Based on what you and others shared earlier, it seems like the web hosting services in China are pretty bad, such as lack of English support. But having one outside China is also risky because of the speed and blocking issue.
Considering my situation : Chinese citizen and living in Singapore, targeting mainland China consumers, where should I have my web hosting? Thanks!

If you want to skip the hassle at first, just go for hosting outside of China that provides decent performance within China.One that we have seen work well for small projects is Site5's Hong Kong server.
 
 

Hi Tait,

Thank you very much for your article, useful reading.

According to the conclusion in Myth #3, it seems that Chinese relies on .com domain as well as .cn.

Just a quick question... what do you think about launching a site with a domain with Chinese characters?

We are launching a business targetting only Chinese people and would be hosted in Hong Kong. Now we are not so sure about which way to take, registering a domain in pinyin or Chinese characters. Which is best?

Thank you for clarifying this for me!

Chinese character domains are used very seldom.

I posed the question to all our Chinese team members and they couldn't even think of one website that uses Chinese characters... and these are a bunch of Internet nerds. :)

 

 

Hi Tati,

thanks for your helpful piece on hosting. I wondered if i could ask your opinion? I want to create an online shop selling directly into China (I'm not concerned about other markets at this point in time). Rather than paying £xK to develop my own bespoke ecommerce site (which would be mobile enabled, have alipay integrated, have wechat and be on a HK server, etc), is there an alternative which would allow me to test the market before investing huge sums in my own website? My concern with some of the website builders e.g. Wix/Shopify/etc is that they are all geared towards google, which is something i obviously want to avoid given my market focus is China. I assume there are other alternatives, though I am struggling to find them. Grateful for any thoughts you may have.

Ellie

Good question. I can't say I can answer that now, but I can ask some co-workers.
Are you able to do any development work on your own?
You wouldn't have a business entity in China at first, right?
 

Thanks Tait. I'd be really grateful for your thoughts.

In answer to your questions,..
- you're correct, I would not be starting my business in china. I am based in the UK and want to use social media to promote cross-border trade on my own website (I speak and write mandarin). I've looked into eg Tmall and other cross border sites but these won't work for me for various reasons so I want to set up my own website in mandarin using a '.com' and host in hk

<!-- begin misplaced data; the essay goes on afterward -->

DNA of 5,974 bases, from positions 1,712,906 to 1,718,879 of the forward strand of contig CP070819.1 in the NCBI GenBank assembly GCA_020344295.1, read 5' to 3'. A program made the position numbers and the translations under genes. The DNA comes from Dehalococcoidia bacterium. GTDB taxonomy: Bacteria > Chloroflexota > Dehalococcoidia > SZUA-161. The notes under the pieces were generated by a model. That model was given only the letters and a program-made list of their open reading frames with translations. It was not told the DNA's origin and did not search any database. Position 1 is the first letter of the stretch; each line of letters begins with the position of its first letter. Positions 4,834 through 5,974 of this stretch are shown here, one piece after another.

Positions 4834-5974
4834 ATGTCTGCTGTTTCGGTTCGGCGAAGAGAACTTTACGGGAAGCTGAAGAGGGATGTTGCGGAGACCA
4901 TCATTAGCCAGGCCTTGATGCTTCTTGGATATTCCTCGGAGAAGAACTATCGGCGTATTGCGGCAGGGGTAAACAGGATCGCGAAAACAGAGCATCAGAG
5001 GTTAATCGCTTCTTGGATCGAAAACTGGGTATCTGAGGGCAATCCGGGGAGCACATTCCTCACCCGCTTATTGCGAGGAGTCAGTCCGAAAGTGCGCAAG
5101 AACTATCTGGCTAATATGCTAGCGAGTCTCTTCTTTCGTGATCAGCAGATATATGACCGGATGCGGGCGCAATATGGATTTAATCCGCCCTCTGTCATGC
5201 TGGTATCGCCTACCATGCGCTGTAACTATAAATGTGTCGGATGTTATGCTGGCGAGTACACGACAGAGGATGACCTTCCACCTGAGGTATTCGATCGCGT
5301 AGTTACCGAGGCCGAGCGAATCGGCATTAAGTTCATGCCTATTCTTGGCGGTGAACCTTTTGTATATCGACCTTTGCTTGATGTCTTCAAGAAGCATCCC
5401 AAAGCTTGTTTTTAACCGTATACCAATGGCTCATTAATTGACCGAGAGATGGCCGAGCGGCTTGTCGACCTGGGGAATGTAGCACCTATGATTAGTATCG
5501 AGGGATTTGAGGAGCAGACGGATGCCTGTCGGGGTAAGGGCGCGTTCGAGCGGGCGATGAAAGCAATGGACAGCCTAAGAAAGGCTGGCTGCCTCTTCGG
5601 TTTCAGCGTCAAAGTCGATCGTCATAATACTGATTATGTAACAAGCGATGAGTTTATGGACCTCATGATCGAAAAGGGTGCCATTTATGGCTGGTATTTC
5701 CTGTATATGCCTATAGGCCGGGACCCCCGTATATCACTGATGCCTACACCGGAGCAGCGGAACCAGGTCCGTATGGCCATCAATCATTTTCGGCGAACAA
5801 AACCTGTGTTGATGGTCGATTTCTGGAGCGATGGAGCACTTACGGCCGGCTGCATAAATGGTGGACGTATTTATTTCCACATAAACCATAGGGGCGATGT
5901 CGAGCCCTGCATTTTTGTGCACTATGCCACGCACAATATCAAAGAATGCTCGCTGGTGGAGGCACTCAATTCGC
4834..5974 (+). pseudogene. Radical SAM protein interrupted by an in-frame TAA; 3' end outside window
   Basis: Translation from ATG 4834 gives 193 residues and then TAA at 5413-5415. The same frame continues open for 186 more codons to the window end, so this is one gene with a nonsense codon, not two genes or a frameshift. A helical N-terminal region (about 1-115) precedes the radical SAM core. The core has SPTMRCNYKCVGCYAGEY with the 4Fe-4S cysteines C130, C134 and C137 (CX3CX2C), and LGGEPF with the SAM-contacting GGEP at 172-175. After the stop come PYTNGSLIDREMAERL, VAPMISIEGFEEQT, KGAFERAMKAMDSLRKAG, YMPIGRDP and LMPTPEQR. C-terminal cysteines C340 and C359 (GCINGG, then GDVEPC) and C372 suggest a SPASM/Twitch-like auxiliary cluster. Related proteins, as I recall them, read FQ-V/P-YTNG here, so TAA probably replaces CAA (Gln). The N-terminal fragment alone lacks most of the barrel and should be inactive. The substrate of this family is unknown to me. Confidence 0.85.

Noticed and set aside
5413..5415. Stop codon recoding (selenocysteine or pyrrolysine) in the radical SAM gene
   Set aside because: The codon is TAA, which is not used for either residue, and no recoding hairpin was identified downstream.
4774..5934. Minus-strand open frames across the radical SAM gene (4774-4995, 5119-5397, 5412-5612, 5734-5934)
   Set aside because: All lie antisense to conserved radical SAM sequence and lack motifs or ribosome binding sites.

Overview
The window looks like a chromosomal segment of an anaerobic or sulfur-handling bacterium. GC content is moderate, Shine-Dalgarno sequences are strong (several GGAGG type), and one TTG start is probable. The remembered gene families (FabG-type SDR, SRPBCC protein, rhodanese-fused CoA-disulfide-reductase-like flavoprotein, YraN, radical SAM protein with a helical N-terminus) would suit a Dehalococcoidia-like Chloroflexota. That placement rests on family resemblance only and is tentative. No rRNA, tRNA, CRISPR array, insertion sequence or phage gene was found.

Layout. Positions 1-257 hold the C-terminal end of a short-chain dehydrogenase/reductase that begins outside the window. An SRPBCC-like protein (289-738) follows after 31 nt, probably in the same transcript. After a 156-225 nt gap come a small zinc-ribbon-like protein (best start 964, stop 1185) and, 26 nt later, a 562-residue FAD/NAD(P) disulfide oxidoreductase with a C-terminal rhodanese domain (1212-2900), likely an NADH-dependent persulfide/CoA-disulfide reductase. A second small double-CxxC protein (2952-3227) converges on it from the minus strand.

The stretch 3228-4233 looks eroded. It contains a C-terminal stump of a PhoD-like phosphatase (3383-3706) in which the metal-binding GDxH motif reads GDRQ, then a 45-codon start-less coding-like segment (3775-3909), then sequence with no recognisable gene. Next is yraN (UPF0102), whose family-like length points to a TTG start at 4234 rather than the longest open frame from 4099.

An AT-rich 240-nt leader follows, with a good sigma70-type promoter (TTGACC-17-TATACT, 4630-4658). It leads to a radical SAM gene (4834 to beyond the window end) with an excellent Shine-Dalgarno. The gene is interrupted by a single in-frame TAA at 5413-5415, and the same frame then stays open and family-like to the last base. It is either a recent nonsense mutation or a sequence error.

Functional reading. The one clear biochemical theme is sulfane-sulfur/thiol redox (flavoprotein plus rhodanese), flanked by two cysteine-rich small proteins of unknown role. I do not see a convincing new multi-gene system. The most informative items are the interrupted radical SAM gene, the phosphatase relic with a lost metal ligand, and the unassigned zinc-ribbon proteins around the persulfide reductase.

- I am not particularly IT savvy. At least, I wouldn't be able to do much re website development unless I was using a website builder that was geared towards people like me who are not familiar with programming

Also, I've recently come across a website builder called shopline. It's an Asian start up that, similarly to eg go daddy, helps non-IT-savvy business owners build their own ecommerce site quickly. Their usp is that they are geared up for Asian traders. Once again my concern and issue with them is that they seem focused on marketing to eg Google. I wonder if there is any website builder service that is sufficiently ticks enough boxes to test the market in china before I have the capital to commission my own site. I may have to go straight to the latter, though I'd like to be careful re upfront costs.

Many thanks for your time and help!

Ellie

Hi Ellie, unfortunately we don't know the answer yet later. We may be able to research it later and make a post.
 

Thanks so much for the write up Tait. It's very informative.

A couple of questions. One, from a customer marketing standpoint, how are .net domains viewed by the average Chinese customer? And two, would you recommend choosing a domain name that is written in english, standard or pinyin Chinese? I'm exploring selling a US sourced product in the mainland Chinese market.

Cheers!

Hi Patrick,

.net domains are very very rare. I'd guess that few people know them or what they are. Seems like .net domains aren't really in fashion on the English-language Internet though. At least from what I've seen. What you think?

Actually, we posted something about domain name prefereces once. Check it here: Chinese Domain Name Preferences Not What You Think